Grandmother’s with Alzheimers: A Middle Grade Novel and A Picture Book

Forget Me Not

 

Yesterday, I wrote about a woman reading picture books to her mother suffering Alzheimer’s Disease.  Today, I’m highlighting two books about grandmother’s suffering this horrible disease. It’s a sensitive subject for me.  My grandmother went from a vibrant lady tending her garden and orchard, making homemade preserves and cooking the best country fried steak in the world to not recognizing her children or grandchildren.

Months ago Forget Me Not by Nancy Van Laan and illustrated by Stephanie Graegin arrived at the library.  I read it to ML.  Then, told her about my grandmother.  How she would make sweet tea, then forget she had added sugar.  So she added more which made it too sweet to drink.

I told her about the time Grandmommy was visiting for Christmas.  On Christmas Eve, my family attended the candlelight service at our church.  Grandmommy and I didn’t; because I was sick with the flu.  She wanted to stay home and care for me.  Every few minutes she’d pop in my room asking, “Do you need anything?” She didn’t remember she had just checked on me. It’s heartwarming to think of her concern today; but as a feverish, aching teenager I didn’t appreciate it.  When my family returned, I told them in no circumstances should Grandmommy be allowed to check on me again.  I share stories like this with ML because it’s important to talk about hard things before she experiences them.  The likelihood someone she loves will experience dementia is high.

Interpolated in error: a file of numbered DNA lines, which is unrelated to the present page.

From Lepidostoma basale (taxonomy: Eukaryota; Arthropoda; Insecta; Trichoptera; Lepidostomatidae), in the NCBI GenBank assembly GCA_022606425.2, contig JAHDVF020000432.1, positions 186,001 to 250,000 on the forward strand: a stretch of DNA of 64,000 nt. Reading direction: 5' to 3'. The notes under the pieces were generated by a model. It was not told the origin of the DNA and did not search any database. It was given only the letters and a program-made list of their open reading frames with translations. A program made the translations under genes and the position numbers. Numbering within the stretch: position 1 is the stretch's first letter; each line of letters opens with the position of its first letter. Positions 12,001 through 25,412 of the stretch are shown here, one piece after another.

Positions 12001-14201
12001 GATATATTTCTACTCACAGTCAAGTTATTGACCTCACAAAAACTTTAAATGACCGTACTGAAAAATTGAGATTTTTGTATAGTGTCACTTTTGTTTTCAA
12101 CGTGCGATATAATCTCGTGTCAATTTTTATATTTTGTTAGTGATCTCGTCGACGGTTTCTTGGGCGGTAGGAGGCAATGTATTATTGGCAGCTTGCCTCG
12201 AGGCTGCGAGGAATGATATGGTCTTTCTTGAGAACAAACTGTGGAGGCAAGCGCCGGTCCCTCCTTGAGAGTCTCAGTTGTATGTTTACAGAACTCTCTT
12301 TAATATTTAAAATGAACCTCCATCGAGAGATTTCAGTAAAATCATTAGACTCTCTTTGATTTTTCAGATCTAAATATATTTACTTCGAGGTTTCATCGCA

I’ve read other picture books about grandparents with Alzheimers Disease.  Forget Me Not is the best.  In a comforting narrative it shares the realities of the disease, the fears of a child as her grandmother starts forgetting things, and how that child copes.  The pencil and ink washed illustrations evoke a feeling of love and security.

 

Half a Chance

I didn’t devour Half a Chance by Cynthia Lord; instead I kept coming back to it over the course of a month.  Every few weeks, I go through the library books at home and decide which ones I know I’ll never get to or finish.  Every time I saw this book in the pile, I couldn’t bring myself to return it.  It’s a beautiful story about tween friendships, family dynamics, a grandmother in the beginning stages of Alzheimer’s Disease and new beginnings.  It includes one of the most important quotes I’ve read in a children’s novel.

“Oh, people will think what they think!” Grandma Lilah said.  “Don’t ever choose the people who don’t matter over the ones who do.”

 

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